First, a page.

People gather in St. Peter’s Square. CNS photo/Vatican Media

Editorial: Walking together

  • December 9, 2021

The bags were almost packed, plane reservations made, hotels booked, schedule set. Then came the news on Dec. 7 that the long-planned, much-delayed meeting between Pope Francis and representatives of Canada’s Indigenous communities is on hold again because of COVID concerns.

After years of planning and negotiation, a delegation of 28 official Indigenous representatives, a small contingent of Canadian bishops and support staff were set for meetings scheduled for Dec. 17-20 in Rome. If the waiting must continue, so be it ... the air of anxiety mixed with great expectations is unlikely to wane as we wait for this meeting to finally take place.

Will it be judged a success or a failure? Will the process of reconciliation between the Church and Canada’s Indigenous peoples have moved forward? Will the delegates find the hope and consolation they seek in the Pope’s words? Will the stage be appropriately set for a papal trip to Canada?

We all hope and pray so.      

This is not the Super Bowl. No victors or vanquished, no “us versus them.” Winning and losing are not options. Nor, for that matter, is failure. This is a meeting built from years of working toward a relationship that learns from the pain of the past and can find its healing ground. Pope Francis knows he is instrumental in helping forge the path forward.

Reconciliation has been a long journey. There have been apologies by the Catholic entities that ran the schools and by Canada’s bishops, as well as sorrow expressed by Pope Benedict during a 2009 meeting with Indigenous leaders. There have been ongoing efforts by all to heal the deep wounds.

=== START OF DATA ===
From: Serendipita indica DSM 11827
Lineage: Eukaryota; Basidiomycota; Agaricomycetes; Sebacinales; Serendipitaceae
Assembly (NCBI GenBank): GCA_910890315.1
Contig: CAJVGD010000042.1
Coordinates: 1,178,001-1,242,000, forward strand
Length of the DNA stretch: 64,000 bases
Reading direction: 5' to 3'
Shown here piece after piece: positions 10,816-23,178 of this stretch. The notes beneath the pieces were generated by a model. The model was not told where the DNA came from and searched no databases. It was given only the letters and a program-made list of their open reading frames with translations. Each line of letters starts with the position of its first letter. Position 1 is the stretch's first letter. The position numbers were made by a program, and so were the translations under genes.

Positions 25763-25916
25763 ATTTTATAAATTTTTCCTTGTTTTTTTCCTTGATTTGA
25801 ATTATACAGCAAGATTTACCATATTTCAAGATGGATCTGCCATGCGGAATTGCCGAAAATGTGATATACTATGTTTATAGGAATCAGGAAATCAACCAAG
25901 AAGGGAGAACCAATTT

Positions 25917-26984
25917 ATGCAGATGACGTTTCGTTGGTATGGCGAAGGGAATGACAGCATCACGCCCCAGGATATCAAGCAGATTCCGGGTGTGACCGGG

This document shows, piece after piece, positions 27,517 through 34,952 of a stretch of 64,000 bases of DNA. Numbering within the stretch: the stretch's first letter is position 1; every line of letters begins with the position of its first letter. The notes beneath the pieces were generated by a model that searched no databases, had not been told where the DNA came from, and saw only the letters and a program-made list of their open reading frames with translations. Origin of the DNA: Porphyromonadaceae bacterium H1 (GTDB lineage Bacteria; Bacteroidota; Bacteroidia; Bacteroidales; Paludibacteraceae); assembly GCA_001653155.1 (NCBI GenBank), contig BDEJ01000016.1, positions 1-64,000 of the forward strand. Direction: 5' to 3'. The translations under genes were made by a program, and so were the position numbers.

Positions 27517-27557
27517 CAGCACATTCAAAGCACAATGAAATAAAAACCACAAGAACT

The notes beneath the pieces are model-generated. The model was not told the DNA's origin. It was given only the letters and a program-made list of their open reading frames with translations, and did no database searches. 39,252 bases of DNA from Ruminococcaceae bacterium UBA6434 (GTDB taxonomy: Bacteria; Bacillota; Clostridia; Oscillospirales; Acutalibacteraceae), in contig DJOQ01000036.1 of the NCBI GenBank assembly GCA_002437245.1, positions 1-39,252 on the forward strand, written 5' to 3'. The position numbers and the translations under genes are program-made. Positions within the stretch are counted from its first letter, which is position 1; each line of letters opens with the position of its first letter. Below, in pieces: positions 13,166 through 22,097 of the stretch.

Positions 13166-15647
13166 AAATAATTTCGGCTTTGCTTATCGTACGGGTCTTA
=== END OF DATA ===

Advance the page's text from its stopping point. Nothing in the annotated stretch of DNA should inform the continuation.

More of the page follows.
The discovery of unmarked graves at residential school sites brought about fresh calls for the Pope to apologize on Canadian soil, one of the unfulfilled Calls to Action of the Truth and Reconciliation Commission. These meetings in Rome — whenever they are — will set the stage for that much-anticipated visit.

Before the latest setback for these planned papal audiences, the talk among Indigeneous communities carried an optimistic, if sometimes cautious, tone.

  “We are off to Rome with great expectations,” said Phil Fontaine, a former chief of the Assembly of First Nations who was also at the 2009 meeting with Benedict and is now looking for a commitment to a papal apology delivered in Canada.

“What we need to discuss is how we create healing, and not just say sorry, and walk away,” Manitoba Métis Federation president David Chartrand told the Winnipeg Sun.

“I will be bringing hope as the theme for what I want to talk about … it’s about acknowledging what happened, but also knowing we have to have hope and move forward.”

The bishops and Indigenous groups have jointly come up with the theme for this meeting : “Indigenous Peoples and the Church: Walking Together Toward Healing and Reconciliation.”

Pope Francis’ words and actions will go a long way to ensure they reach the destination.

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